dawson city, northwest territories

We’ve taken a free day in Dawson City, for folks to fix up their busses and get some personal time away from the group. We’ve been on the road over a week, and lots of folks haven’t had time for laundry or provisioning.

Three days ago, we had our first serious incident. Jorge was lighting a campfire. It flared up on him unexpectedly, and his long hair caught fire. Before he was put out, one half of his face had been burned pretty badly. The group salved the burn, but it looked pretty nasty. My van had split off from the group so that John and I could travel through Whitehorse, and the accident occurred while we were away. The accident occurred while we were gone, on Yukon highway 4 near Ross River. When we rejoined the group at Frenchman’s Lake (outside Carmacks), we found out about Jorge.

He was being brave and a little too macho about it, insisting that it didn’t hurt too badly. He didn’t see the use of going to a hospital, but we finally convinced him to go. Yesterday, he left Frenchman’s Lake early heading for the clinic in Dawson City.

Meanwhile, another problem occurred. Don Kane’s bus refused to start, and all of the mechanics on the trip couldn’t figure out what the problem might be. Don, Bob Hoover, Eddie, and Tobin were all looking into the engine compartment, debugging the engine. They couldn’t figure out what the problem might be, and we eventually tow-started the Kanes’ bus. Don’s bus continues to have weird electrical problems (no headlights, no radio.) We’ll keep it running.

Disasters aside, Frenchman’s Lake was a beautiful spot. The lake was clean down to about 3 meters, and Dave had brought a canoe with him from Anchorage. We took turns taking the canoe out onto the lake. John and I paddled to a far shore of the lake, and pulled ashore. I wanted to walk somewhere where no one had been.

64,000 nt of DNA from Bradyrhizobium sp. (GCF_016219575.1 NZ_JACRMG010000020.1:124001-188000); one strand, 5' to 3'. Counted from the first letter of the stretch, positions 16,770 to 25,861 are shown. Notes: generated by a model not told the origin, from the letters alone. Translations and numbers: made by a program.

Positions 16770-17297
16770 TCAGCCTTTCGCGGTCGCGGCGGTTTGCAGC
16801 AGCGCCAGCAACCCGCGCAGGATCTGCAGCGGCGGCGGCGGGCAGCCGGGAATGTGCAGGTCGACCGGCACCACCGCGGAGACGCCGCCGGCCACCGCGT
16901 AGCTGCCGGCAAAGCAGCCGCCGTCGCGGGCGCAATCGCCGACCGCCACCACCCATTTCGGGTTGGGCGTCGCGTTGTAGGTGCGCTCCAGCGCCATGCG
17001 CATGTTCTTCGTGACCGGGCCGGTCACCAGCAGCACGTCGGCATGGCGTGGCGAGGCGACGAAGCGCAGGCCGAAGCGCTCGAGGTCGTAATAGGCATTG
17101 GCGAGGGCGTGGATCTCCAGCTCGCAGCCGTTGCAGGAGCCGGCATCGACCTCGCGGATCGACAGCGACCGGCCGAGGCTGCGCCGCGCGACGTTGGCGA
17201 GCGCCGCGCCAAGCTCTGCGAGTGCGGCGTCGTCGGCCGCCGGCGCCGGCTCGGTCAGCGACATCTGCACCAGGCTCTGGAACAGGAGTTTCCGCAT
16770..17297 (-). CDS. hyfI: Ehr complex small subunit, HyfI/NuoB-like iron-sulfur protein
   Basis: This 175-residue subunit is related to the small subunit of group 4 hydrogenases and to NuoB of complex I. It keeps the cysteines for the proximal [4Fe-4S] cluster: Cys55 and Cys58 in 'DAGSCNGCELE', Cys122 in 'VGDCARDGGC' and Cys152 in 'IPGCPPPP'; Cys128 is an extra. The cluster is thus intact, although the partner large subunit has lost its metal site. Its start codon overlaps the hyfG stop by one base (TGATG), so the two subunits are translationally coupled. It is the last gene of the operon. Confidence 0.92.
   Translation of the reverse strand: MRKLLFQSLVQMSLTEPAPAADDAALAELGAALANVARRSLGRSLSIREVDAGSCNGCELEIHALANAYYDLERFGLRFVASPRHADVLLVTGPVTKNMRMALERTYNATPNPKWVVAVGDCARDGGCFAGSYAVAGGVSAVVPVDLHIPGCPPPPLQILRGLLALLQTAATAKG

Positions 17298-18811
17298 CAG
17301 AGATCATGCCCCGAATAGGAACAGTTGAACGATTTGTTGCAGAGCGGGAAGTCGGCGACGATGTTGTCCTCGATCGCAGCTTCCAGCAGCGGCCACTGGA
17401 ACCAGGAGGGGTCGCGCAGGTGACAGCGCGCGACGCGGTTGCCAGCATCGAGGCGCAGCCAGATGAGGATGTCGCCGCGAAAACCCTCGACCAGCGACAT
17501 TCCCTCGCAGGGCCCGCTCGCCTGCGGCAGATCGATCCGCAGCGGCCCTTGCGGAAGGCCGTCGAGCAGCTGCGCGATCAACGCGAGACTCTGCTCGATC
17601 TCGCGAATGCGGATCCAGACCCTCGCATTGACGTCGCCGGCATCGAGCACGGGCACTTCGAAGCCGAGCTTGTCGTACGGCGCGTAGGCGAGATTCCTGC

The shore was thick muskeg, a deep bed of moss and fungus. It sank six inches under our footsteps, and then sprang up again. When we laid down, the spell of the forest was thick in the air, and the moss was more comfortable than a featherbed. The sunlight speckled down through the fir trees, and we lay there, listening. The only sound we could hear was the buzz and hum of insects, and the occasional bird.

Yesterday morning, John woke me up to listen to the cry of the loon. We both listened to the song, and the echoes over the lake. Then we got up and dressed.

On the way to Dawson City, we passed a sign that said ‘Organic Vegetables!’ We all agreed that Organic Vegetables would be a Good Thing, so we stopped at Partridge Creek Farm. The veggies there were amazing. You could select what you wanted from a list, and the proprietress would walk into the field and pick the veggies fresh.

Now we’re in Dawson City, here at the base of the Dempster. Dawson City is remote, and the streets are dirt. Along each road is a boardwalk. The place is half-falling-down, and only about 2000 folks live hear year-round from a gold-rush population of around 30,000. It’s also expensive here. Gasoline is around $2.80 Cdn, and a mug of draft beer is $4.50. Still, it’s damn tasty, and “Better than that American shit”, as one guy at the bar told me. I had to agree.

I had two beers, and John drove us back to the campground. Now, two beers is double my limit, and I was very tipsy. I made a point of walking around saying hello to everyone who was still awake. It was 12:45, but it was still very light out. Yvette said “Wow, you look really relaxed!” I laughed.

Tomorrow we head north once more, leaving Dawson City early to hit the dirt of the Dempster. My next dispatch will be from Inuvik.



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